Plymouth TUSC meeting. Photo: Plymouth SP
Plymouth TUSC meeting. Photo: Plymouth SP

Fully funded public services, a decent pay rise, and an end to the cost-of-living crisis… How can this be fought for with Keir Starmer’s Labour in office? The Socialist Party is organising public meetings up and down the country to discuss just that.

During the election campaign, we weren’t just asking for people to vote for our candidates, part of the 40-strong list standing for the Trade Unionist and Socialist Coalition (TUSC), we invited them to come and discuss with us what way forward. Hundreds of new people came to a Socialist Party meeting for the first time, and lots of them have agreed to join the Socialist Party too.

Coventry organised two meetings in five days, with 55 people attending. Leeds also organised two meetings – for the start and end of the campaign – attracting 11 new people.

Four striking junior doctors attended in Smethwick. New people meant Socialist Party members were a minority in Chorley, Folkestone, and Hillingdon.

In Chorley, 20 of the 25 attendees were not yet Socialist Party members. In Hillingdon, 29 of the 38 people there were new.

Almost all of the 20 people in Folkestone were new people we’ve met recently. Leicester – as well as Walthamstow, Enfield, and Newham in London – all had 10 or more new people attending.

Four of the five brand new people in Leicester immediately agreed to join the Socialist Party. Alongside our candidate in Liverpool, nurse Jess Dean, a new member of the Socialist Party, got the chance to speak to the audience from our platform.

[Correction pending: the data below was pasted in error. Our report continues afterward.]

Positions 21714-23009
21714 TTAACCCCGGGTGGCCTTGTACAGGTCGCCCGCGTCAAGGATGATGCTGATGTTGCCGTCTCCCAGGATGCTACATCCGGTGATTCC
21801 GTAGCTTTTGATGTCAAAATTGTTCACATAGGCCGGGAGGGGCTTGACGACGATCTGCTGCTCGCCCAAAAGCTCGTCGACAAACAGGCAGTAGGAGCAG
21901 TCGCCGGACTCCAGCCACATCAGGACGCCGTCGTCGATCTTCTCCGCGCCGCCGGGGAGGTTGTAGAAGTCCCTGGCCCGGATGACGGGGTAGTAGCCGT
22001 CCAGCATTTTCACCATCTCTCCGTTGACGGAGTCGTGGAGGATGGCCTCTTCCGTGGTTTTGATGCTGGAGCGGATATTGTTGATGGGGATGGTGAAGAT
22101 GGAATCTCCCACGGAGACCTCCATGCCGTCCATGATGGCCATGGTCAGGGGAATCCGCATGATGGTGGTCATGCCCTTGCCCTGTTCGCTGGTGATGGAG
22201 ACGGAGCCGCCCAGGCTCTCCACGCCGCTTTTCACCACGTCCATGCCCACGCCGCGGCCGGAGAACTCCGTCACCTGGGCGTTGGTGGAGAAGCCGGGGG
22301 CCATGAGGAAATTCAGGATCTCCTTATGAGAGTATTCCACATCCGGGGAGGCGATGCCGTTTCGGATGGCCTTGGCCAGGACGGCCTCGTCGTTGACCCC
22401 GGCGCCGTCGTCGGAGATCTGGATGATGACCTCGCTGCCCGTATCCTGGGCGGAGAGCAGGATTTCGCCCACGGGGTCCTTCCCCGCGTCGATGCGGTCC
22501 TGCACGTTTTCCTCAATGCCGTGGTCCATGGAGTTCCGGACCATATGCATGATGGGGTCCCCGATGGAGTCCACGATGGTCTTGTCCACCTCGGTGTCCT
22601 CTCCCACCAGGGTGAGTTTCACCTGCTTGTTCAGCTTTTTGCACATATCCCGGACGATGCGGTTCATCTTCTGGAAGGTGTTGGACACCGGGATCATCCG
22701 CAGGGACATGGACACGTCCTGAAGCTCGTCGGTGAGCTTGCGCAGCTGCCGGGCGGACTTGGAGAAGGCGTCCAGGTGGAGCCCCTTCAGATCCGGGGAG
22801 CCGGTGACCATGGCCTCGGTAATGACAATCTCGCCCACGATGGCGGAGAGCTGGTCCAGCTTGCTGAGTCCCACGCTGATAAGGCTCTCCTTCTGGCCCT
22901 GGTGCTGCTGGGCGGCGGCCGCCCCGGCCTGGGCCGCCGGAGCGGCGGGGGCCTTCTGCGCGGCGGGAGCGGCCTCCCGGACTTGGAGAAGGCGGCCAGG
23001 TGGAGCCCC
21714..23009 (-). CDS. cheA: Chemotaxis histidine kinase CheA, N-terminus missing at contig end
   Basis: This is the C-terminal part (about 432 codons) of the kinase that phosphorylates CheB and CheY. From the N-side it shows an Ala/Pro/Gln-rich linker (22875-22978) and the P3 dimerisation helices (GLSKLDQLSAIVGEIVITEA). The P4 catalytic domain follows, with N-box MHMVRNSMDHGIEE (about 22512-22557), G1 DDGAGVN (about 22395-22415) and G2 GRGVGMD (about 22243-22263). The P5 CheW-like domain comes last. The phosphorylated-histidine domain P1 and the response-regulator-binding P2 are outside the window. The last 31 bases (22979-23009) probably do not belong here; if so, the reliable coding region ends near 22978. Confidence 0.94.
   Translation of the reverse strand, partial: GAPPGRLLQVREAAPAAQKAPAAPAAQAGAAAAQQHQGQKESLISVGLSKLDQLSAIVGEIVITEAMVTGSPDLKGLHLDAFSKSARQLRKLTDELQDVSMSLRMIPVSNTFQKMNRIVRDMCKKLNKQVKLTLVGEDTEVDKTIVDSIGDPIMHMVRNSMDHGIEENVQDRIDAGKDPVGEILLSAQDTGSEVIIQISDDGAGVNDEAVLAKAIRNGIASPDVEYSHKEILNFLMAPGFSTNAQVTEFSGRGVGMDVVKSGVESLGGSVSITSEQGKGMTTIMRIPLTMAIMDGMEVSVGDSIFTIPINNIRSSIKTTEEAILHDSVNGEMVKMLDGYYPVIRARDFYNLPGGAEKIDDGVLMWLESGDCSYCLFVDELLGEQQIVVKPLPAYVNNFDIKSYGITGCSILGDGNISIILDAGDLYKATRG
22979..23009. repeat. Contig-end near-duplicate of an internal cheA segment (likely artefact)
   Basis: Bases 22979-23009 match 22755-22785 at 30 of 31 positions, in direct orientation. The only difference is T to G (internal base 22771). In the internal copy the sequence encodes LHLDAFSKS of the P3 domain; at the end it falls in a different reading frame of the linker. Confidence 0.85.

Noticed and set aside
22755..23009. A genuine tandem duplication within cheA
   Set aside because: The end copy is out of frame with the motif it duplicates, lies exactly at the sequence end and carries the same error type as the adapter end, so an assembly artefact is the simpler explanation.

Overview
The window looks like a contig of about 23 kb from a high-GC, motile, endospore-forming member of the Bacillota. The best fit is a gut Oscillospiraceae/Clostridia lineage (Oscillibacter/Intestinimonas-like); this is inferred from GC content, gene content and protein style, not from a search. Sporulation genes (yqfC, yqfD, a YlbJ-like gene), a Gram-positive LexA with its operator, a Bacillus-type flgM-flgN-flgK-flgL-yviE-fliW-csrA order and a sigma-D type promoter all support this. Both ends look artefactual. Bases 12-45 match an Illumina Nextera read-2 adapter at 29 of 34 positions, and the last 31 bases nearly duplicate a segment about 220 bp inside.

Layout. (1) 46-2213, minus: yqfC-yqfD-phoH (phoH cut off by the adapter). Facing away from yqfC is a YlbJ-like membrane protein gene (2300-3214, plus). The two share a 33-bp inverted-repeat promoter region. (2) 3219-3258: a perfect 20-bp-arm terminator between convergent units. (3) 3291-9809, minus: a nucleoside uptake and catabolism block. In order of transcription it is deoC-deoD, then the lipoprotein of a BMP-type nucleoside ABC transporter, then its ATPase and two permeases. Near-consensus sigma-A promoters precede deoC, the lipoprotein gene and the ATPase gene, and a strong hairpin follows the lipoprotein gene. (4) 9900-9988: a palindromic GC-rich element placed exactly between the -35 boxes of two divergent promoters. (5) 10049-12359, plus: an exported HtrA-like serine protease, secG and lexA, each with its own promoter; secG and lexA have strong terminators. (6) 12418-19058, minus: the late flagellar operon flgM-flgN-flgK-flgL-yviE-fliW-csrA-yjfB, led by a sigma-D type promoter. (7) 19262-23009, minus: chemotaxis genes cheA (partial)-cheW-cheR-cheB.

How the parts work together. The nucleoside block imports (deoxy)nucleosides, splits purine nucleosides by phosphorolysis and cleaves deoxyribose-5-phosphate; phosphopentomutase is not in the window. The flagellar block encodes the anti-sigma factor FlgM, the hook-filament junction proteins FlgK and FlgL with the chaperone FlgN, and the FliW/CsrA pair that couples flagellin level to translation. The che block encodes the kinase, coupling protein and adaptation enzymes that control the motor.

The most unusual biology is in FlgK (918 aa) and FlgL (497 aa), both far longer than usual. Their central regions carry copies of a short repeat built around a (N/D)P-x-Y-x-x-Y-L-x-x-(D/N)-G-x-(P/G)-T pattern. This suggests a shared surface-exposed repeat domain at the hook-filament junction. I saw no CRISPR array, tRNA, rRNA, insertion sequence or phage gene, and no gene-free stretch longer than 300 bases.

In Walthamstow, east London, a number of people joined both our meeting, and the local hustings on the same night. See the great response to our socialist candidate Nancy on the opposite page.

The Swansea meeting raised £340 for our fighting fund. In total, our general election fund is close to reaching £100,000, smashing our original target.

Come to a Socialist Party meeting near you

The Socialist Party has regular meetings in towns and cities across the country.

If you would like to participate:

Plymouth – low pay but fighting back

We heard from a care worker who struggles with desperately low wages. She also is a carer for her husband, and has had to fight for every scrap of help in the face of years of austerity cuts to services.

The local University and College Union (UCU) secretary said: “It was great to see the solidarity of the Socialist Party consistently on our picket all the time we were striking. Now we want to show our support for you.”

TUSC candidate Alex Moore had stood with them, unlike the Labour MP for the area, Luke Pollard.

There was plenty of interest in what we stand for and what our programme is. The discussion continued after the meeting had closed, and will continue after the election.

Alex Sampson

Gateshead – Labour and Reform run and hide

One member of the audience, a former Labour councillor, and still a Labour Party member, declared: “Here’s £20 – I’m hoping this gets me kicked out of the Labour Party”.

It seems that TUSC were the only ones standing in Gateshead Central and Whickham constituency with the confidence in our ideas to hold a public meeting. Labour and Reform didn’t even attend local hustings!

Elaine Brunskill

Leicester – future for young people